Compared to the recent elections in France, the transition of power from Tony Blair to the incoming Prime Minister seems relatively seamless.
Of course, it helps when it's the incoming PM is from the same party as the outgoing PM; however, what remains to be seen is how people will react to Gordon Brown and whether or not he has to pay for the sins of the father.
Several unions have threatened to rain on Brown's parade and stage strikes across the public sector once he takes office in June.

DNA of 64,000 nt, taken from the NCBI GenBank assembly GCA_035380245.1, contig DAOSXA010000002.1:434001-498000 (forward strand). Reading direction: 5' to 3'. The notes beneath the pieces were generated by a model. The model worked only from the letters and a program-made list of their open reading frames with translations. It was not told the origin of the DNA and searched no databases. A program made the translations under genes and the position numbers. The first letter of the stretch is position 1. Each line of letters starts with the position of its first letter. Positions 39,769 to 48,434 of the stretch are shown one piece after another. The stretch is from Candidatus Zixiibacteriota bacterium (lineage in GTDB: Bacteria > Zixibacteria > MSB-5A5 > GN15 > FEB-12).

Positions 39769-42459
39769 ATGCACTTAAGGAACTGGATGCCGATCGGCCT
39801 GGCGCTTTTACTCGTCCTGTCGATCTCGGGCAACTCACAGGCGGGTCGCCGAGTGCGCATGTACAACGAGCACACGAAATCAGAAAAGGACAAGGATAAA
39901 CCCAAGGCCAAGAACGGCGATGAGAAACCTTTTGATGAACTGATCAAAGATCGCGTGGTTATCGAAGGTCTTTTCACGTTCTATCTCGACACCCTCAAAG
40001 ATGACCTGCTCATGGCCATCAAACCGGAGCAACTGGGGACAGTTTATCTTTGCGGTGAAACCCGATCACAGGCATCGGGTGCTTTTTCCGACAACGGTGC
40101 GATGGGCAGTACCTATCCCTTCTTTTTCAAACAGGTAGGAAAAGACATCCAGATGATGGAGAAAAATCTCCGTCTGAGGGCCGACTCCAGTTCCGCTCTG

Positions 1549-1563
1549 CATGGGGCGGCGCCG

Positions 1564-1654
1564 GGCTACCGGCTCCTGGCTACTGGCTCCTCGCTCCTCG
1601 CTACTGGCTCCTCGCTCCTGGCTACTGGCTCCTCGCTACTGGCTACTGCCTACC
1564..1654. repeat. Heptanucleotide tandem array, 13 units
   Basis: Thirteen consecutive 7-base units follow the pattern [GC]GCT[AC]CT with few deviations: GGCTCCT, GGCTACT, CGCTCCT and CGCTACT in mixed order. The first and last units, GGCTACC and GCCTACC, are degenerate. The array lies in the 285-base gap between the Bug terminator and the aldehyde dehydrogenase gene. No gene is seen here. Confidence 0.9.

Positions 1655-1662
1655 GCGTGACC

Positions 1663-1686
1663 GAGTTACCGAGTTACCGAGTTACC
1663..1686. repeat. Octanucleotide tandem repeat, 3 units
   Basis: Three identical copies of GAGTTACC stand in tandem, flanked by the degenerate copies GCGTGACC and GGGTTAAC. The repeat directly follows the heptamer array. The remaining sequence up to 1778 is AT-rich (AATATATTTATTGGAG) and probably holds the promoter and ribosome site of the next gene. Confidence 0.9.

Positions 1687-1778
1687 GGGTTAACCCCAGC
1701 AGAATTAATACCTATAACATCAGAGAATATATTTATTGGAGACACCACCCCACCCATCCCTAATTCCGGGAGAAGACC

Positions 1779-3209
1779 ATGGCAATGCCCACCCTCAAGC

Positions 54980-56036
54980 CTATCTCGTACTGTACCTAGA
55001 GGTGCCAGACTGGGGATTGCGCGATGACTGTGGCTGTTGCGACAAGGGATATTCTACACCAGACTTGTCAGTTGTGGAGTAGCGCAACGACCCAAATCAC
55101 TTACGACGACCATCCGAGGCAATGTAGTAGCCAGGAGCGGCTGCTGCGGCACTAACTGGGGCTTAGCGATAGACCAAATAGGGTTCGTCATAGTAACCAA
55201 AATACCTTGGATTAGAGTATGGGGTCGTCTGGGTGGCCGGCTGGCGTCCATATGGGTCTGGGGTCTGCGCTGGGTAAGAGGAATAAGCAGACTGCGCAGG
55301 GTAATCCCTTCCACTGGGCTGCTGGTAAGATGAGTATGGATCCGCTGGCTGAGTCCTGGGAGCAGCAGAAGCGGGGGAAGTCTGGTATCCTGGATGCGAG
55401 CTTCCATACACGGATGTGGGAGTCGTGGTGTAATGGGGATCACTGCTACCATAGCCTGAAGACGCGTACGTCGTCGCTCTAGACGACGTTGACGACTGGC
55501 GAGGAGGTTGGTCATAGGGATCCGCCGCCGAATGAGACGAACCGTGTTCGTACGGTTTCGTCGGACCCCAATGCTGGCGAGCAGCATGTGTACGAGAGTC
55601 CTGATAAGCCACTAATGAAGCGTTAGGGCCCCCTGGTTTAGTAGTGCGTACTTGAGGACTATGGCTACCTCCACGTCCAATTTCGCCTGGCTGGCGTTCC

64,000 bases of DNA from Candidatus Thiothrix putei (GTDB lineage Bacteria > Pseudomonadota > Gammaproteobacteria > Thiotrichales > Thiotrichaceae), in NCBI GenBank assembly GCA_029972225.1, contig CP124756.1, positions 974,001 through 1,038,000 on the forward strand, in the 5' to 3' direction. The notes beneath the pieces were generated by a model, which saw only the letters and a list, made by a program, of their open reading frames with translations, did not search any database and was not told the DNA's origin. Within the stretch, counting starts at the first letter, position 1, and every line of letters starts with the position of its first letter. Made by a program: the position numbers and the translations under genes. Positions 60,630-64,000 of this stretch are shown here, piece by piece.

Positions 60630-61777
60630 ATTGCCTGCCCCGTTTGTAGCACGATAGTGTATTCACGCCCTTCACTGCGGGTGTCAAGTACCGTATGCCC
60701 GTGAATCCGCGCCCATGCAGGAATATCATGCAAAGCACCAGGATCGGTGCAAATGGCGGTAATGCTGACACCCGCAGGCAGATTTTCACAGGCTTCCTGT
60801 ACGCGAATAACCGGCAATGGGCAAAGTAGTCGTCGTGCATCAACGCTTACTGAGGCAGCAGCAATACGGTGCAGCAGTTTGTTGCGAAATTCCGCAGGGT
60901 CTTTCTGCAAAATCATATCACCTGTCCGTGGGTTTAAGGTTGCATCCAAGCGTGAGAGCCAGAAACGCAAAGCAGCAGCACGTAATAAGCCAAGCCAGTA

Whether or not any behind-the-scene maneuvering can avert the strikes is anyone's guess. While it's important for the people to have their opinions heard, it might also be helpful to give the new leadership a chance and let him earn his praise or criticism. Brown still has to expect that he'll be carrying the brunt of Britain's frustrations that built up over the past 10 years' of Blair's Labour party. Having worked as the Exchequer for the past 10 years, he may have equally dirty hands in many peoples' minds.
I expect that Brown will quickly try to distance himself from Blair's past policies, especially regarding foreign policy. That much is almost a given; but with social services threatening to pull the rug out from under him, he would also do well to focus on home a bit too.